6. Lead with the heart. Teach with an ethic of care. Students may not always be listening but they are always watching. How we teach becomes what we teach – we are always modeling what we believe through our words and actions. I understand the challenges we face but we must always do our best to ensure that the decisions we make must comes from the angle of what we believe is best for kids. As the late Rita Pierson said in her TED talk, “Every Child Needs a Champion”.  Why not you?

In the end, we need to start with these keys as individuals and also combine this with ideas and events that create more of positive culture as a school.  We cannot do this alone but we can start with one. We can start with just one of our students who seems to lack connection and make the time, learn his/her strengths, build on success, make it relevant, ensure they are included… all the while by leading with our heart.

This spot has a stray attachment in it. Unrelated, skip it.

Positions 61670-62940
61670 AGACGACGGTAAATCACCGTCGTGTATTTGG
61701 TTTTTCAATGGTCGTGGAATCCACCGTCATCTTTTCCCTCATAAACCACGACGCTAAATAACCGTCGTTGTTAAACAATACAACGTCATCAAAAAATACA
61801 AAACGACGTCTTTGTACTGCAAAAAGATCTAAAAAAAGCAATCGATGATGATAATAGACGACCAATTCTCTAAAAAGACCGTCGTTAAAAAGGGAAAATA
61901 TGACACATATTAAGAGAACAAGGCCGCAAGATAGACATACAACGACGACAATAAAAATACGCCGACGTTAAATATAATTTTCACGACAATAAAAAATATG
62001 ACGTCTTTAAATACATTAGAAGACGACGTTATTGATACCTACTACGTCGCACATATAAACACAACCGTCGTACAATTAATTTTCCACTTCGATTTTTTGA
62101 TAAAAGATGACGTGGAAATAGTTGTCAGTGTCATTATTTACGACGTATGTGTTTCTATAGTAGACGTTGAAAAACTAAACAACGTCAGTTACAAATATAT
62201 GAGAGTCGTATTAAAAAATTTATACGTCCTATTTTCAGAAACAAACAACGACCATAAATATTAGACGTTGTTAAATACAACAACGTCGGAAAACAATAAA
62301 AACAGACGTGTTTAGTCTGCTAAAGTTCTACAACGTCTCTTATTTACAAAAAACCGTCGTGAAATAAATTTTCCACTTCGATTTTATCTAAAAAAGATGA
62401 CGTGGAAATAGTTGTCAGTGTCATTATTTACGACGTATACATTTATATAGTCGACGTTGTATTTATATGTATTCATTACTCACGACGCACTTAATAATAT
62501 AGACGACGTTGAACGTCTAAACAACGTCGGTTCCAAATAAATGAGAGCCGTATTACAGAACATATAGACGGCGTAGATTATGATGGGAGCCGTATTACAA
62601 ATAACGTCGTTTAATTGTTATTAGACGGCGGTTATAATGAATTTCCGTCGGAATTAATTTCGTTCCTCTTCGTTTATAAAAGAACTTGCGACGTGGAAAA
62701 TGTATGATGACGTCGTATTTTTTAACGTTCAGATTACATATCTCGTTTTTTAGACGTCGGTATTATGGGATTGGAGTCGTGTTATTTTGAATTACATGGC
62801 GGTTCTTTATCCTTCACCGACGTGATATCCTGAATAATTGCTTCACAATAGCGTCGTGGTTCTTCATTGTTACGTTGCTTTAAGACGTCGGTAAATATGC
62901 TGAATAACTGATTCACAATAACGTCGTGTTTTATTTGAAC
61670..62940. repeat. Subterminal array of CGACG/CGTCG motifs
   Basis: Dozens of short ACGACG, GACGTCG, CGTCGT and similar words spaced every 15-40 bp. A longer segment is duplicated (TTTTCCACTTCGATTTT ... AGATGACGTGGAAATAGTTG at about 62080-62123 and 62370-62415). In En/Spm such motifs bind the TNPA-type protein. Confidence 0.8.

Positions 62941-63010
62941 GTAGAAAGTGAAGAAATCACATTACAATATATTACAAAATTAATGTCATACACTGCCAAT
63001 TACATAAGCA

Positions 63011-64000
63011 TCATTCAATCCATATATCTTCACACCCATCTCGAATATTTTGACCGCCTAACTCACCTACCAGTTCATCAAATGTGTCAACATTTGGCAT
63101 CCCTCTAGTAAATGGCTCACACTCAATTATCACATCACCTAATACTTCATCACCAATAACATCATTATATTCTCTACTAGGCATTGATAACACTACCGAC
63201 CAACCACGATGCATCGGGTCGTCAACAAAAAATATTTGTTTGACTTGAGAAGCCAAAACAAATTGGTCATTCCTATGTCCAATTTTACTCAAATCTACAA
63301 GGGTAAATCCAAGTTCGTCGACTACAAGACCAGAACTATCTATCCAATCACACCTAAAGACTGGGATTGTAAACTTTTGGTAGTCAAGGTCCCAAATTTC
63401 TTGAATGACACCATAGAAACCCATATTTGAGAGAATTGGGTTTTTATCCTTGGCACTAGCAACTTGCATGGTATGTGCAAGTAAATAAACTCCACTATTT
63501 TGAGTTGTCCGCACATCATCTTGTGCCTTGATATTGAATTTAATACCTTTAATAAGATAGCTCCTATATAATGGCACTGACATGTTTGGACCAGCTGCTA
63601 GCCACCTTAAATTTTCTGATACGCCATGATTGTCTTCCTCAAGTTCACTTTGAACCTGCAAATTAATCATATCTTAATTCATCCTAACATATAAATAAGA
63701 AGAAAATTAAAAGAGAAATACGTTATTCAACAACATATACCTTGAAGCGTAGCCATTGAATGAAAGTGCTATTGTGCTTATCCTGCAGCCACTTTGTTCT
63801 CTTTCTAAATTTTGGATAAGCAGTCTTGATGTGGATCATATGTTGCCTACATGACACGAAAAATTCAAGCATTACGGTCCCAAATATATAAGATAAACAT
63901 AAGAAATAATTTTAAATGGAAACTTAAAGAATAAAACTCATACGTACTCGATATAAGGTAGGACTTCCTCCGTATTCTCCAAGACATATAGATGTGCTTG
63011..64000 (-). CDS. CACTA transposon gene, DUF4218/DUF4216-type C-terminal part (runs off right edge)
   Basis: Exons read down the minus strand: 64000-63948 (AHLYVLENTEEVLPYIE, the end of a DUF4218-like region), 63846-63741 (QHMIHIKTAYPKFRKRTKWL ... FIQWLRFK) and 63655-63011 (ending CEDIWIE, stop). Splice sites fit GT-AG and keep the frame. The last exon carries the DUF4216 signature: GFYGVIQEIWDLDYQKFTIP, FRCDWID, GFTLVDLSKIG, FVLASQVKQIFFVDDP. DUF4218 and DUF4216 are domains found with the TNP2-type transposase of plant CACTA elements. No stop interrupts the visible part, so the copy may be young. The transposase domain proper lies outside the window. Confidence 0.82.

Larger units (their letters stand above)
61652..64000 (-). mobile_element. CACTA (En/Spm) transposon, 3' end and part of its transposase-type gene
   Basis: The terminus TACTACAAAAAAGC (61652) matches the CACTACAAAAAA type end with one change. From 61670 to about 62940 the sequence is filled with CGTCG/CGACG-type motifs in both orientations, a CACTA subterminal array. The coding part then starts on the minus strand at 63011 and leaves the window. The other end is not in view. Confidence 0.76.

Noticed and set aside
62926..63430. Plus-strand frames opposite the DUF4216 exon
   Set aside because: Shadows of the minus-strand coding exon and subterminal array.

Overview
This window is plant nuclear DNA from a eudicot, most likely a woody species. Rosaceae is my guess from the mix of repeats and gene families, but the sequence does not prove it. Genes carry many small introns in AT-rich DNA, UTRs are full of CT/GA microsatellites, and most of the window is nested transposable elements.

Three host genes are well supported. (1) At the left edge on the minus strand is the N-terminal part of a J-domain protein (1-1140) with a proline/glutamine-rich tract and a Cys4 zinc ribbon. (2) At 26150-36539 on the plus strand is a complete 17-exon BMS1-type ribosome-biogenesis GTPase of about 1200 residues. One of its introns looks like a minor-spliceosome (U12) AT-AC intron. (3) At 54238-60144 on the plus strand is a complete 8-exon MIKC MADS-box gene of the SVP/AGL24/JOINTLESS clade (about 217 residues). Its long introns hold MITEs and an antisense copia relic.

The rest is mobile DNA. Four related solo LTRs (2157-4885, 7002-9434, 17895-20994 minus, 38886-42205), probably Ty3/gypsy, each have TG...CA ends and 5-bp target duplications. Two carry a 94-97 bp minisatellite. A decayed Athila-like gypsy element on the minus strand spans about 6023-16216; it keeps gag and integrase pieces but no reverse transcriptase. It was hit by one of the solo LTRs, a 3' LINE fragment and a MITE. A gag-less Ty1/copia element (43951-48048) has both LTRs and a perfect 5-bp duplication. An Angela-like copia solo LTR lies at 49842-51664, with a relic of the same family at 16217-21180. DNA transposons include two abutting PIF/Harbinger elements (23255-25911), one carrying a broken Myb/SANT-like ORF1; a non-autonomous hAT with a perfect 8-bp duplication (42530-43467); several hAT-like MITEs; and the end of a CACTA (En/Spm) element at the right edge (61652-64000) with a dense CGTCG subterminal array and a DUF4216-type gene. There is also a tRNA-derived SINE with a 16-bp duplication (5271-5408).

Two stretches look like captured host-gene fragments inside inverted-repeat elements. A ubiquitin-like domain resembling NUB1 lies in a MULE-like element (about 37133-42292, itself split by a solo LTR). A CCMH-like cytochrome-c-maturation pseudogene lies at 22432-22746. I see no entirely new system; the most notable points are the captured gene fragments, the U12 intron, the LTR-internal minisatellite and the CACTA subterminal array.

6 Keys to Connecting With Students

Download a PDF of the summary slide.

How do YOU connect with students? What was missed? 

 

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We Find What We Look For In Our Students – So What Do We See?

CC Image by Ryan Haddad https://flic.kr/p/inZ5S

CC Image adapted from Ryan Haddad https://flic.kr/p/inZ5S

When we look at our students with struggles, what do we see? The following video is an incredible story of how a teacher/professor became so frustrated with a student for sleeping in his class… that he actually asked him why.

We find what we are looking for.  If we look and see a “sleeper” in class, we will see a student with no hope, no potential, and one that is as disengaged as it gets. However, if we look through a different lens, a lens of an inquiring mind, we may see there is untapped genius just waiting to come out.  Check out this must watch video: